Friday, March 9, 2012

The 51st state?

Well, the answer to that is not going to be contained in this post, for sure. But it is a question that does come up, down here in Puerto Rico: Should we (aka "they") pursue statehood or take the (free) ride without representation in Washington? A poll taken just four years ago claimed that 57% of Puerto Ricans are in favor of statehood, while only 34% were happy with the status quo, which is that of a "commonwealth." Maybe I'll do a bit of research tonight, over dinner in a Cuban restaurant.
La Villa Real—my home for the next four nights
Welcome back to Puerto Rico! This weekend I am down here as the PCP (chief referee) of the 2012 Clasico MTB Florida, a UCI mountain bike race in the foothills of the mountainous interior of this pretty island. Somehow I managed to squeak out of Lubbock yesterday morning, what with winds howling at 35 mph out of the NNE. Magically, my upgrade request for the DFW to San Juan portion of my travels had been granted just about the time I got to Lubbock's international airfield, and thus I had a pleasant day in the air. Luciano, the race director for this race, picked me up at SJU and drove me to my hotel (pictured above), about 20 minutes from the race venue.
Advertising, Puerto Rican style

Today I had a first look at the course (we officially call it the "course inspection," and it results in a report that I write for both the RD's perusal as well as an addendum to my final race report to the UCI) at the small town of Florida. I had heard reports of what a mudfest this race had been last year, and after walking the 6-kilometer-long course I was able to imagine the slop that riders had to contend with. Luciano told me that here in the foothills the clouds like to gather and just hang, dumping a lot of rain. The soil seems to be mainly clay, and that stuff gets s-l-i-c-k with rain! Some of the area is also used by motorized dirt bikes, and you can see how foul things look after yesterday's precip. Fortunately, today was dry— had been wrong when giving us a 50%  chance of more rain this afternoon. Let's keep the fingers crossed.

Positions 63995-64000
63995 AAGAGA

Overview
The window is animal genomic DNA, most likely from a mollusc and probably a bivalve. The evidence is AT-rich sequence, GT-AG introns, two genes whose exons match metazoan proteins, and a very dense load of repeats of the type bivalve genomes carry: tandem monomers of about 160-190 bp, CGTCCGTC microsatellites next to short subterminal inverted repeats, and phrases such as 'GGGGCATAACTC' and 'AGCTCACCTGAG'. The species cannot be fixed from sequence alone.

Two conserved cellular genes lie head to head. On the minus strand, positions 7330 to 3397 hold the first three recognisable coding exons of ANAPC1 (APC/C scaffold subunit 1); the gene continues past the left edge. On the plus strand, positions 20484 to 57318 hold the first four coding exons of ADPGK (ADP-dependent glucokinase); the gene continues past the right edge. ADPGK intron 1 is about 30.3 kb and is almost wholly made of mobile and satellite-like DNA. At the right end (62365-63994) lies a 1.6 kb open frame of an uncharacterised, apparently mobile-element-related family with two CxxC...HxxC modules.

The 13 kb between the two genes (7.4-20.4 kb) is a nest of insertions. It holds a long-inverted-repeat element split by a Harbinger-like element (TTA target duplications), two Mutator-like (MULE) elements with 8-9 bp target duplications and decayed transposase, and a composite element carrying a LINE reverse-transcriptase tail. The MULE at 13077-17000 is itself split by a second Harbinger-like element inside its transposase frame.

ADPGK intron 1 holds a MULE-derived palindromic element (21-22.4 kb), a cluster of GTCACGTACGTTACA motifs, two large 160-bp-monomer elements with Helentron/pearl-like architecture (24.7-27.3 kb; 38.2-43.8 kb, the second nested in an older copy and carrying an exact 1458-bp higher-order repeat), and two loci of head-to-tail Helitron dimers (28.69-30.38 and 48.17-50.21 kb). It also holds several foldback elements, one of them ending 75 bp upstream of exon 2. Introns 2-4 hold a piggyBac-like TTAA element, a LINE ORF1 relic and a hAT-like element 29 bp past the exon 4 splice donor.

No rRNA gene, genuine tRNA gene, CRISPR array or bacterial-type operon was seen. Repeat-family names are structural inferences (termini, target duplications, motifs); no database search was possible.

Clay and water mix well—NOT!
After Lubbock's dry brownness it is almost a physical pleasure to see green. Oh my goodness, those flamboyant trees! And the saturated greenness of the pastures (the race course used to be part of an old milk-producing estate)! And then, look at those odd trees in the pics: It's a different world, at times almost alien. Could it have anything to do with the world's largest radio telescope, located somewhere in the jungle in nearby Arecibo?
I believe this is a Silk Floss Tree (Chorisia speciosa)
Can you spot the Flamboyant Tree (Delonix regia) in the background?

A plain ol' Ceiba (Ceiba pentandra) in the forest
Not only is the flora different, but the fauna is as well. No, I don't have pics of the birds that judging by their calls seem to be everywhere (while staying invisible), but at least I caught the lizard.
One of millions
For lunch we had my Puerto Rican favorite, a mofongo (a mashed heap of plantains that has been enhanced  with seafood, meat, or vegetables). And before that we sucked up a plantain soup that had been supercharged with garlic. Keep those damn vampires away! So, as you can see, I am living the sweet life while working. In about 20 minutes, Luciano is going to pick me up for dinner, which is going to happen at a Cuban restaurant, as mentioned earlier. As long as I don't have to smoke cigars, I'm game for anything.

More about the race (which is going to happen on Sunday, after tomorrow's official training) at a later time. Please keep checking back for more updates.


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